November 2012. INFORM DIGEST. Pages. 1 . Land of traditions 2. Unusual customs calendar anniversaries 3. Interesting to know Famous people. Land of Traditions.
1. Land of traditions
2. Unusual customs calendar anniversaries
3. Interesting to know
November is the time of the year when the British wear a red poppy in memory of those who sacrificed their lives for us during wars.
The eleventh hour of the eleventh day of the eleventh month marks the signing of the Armistice, on 11th November 1918, to signal the end of World War One.
At 11 am on 11 November 1918 the guns of the Western Front fell silent after more than four years continuous warfare.
Remembrance Day is a special day set aside to remember all those men and women who were killed during the two World Wars and other conflicts. At one time the day was known as Armistice Day and was renamed Remembrance Day after the Second World War.
Remembrance Sunday is held on the second Sunday in November, which is usually the Sunday nearest to 11 November. Special services are held at war memorials and churches all over Britain.
A national ceremony takes place at the Cenotaph in Whitehall, London. The Queen lays the first wreath at the Cenotaph.
Wreaths are layed beside war memorials by companies, clubs and societies. People also leave small wooden crosses by the memorials in remembrance of a family member who died in war.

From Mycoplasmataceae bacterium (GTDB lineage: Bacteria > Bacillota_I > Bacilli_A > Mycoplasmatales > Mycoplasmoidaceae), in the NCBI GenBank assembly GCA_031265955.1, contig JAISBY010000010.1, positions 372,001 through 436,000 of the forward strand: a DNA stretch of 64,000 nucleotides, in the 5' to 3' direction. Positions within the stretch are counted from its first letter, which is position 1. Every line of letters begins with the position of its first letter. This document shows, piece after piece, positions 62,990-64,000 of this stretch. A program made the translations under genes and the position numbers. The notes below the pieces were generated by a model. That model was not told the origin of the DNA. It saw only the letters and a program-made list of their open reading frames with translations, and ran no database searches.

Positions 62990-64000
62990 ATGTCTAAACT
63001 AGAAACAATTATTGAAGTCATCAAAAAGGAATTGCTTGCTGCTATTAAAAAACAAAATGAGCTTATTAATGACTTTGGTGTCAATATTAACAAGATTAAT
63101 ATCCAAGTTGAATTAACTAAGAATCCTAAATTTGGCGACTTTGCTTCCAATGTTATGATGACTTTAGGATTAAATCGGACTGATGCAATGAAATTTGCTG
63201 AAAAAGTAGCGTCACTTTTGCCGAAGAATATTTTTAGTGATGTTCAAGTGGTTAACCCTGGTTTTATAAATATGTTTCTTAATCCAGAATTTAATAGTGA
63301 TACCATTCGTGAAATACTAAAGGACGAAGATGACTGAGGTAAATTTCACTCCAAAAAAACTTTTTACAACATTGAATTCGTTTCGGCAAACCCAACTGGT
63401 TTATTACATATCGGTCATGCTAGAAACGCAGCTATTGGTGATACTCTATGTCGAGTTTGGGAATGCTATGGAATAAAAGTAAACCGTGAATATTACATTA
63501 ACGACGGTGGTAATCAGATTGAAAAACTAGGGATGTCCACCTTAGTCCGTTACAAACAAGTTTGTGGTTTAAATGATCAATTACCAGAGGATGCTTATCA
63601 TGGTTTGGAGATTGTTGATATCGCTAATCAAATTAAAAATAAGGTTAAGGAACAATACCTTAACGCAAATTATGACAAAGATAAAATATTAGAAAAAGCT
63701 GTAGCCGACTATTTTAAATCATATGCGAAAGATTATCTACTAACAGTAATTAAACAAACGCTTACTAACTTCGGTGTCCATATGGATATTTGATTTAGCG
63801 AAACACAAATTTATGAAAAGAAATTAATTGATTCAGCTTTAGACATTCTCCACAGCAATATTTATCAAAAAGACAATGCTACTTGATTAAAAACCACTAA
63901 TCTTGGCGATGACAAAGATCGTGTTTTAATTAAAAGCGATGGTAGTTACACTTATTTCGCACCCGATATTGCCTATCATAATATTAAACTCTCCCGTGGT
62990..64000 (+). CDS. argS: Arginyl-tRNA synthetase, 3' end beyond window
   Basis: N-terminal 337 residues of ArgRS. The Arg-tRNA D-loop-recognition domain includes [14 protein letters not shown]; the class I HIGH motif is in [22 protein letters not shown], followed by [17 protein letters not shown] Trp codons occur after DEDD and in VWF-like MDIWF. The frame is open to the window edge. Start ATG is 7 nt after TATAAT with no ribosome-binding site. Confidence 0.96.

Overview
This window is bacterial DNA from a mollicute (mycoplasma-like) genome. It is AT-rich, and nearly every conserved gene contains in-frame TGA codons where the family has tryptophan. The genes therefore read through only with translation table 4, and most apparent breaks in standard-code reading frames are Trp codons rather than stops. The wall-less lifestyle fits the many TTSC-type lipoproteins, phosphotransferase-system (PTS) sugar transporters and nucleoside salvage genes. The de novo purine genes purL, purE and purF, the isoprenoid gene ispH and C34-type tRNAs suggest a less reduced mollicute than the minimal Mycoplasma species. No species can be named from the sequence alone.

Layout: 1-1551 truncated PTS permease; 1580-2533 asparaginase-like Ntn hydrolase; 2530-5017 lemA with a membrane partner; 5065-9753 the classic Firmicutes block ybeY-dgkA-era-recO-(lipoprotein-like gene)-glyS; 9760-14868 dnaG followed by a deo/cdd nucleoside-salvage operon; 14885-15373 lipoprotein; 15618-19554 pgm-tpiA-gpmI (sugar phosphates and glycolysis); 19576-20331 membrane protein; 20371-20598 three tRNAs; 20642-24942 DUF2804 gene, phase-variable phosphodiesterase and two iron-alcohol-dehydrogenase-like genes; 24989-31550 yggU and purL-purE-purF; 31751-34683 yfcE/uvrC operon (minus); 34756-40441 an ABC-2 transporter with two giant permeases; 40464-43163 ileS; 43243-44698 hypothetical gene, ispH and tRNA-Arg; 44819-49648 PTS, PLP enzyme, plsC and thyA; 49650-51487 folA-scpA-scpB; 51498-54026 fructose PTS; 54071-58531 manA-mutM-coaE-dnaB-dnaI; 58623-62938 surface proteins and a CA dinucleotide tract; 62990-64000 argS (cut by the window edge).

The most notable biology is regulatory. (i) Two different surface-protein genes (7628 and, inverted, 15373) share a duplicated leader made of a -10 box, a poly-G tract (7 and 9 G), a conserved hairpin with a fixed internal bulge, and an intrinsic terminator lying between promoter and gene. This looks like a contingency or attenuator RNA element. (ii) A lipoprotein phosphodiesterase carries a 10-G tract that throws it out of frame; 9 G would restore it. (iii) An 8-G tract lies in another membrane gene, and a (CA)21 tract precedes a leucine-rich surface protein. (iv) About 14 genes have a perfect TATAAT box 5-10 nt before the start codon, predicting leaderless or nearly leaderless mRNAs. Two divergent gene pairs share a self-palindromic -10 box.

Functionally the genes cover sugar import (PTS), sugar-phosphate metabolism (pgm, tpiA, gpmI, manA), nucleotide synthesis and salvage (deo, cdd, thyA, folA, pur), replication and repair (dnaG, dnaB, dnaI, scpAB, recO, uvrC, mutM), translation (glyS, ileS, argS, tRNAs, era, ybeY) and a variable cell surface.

Two minute silence
At 11am on each Remembrance Sunday a two minute silence is observed at war memorials and other public spaces across the UK.
Unusual customs calendar anniversaries
November 1969 First colour TV advert aired in the UK for Birds Eye.
4th Thursday in Nov. Thanksgiving – USA, commemorates the Pilgrim Father’s first harvest.
1st November All Saints' Day.
2nd November All Souls' Day.
2nd November 1785 First non-submersible lifeboat was patented.
2nd November 1896 First motor insurance policies were issued in Britain.
3rd November 1957 The first living creature was sent into space. It was a Russian dog named Laika and the ship was called Sputnik 2. Laika could not be brought home.
3rd November 1843 Nelson's statue was hauled to the top of the column in Trafalgar Square.
4th November 1922 English explorers Lord Carnarvon and Howard Carter discover the Tomb of King Tutankhamen in Egypt.
5th November 1605 'Guy Fawkes Night' ( Bonfire Night.)
6th November 1942 The Church of England relaxes its rule that women must wear hats in church.
7th November 1783 Last public hanging in England - forger John Austin is hanged at Tyburn, near where Marble Arch now stands .
7th November Marie Curie, a Polish-French Chemist and Physicist, who discovered radium, was born.
8th November 1920 The newspaper 'The Daily Express' publishes the first 'Rupert Bear' strip cartoon.
9th November 1885 The first motorbike was ridden
11th November Martinmas / Martins Mass / Martins Goose
13th November 1850 Robert Louis Stevenson, author of "Treasure Island" was born.
13th November 1907 First helicopter took off.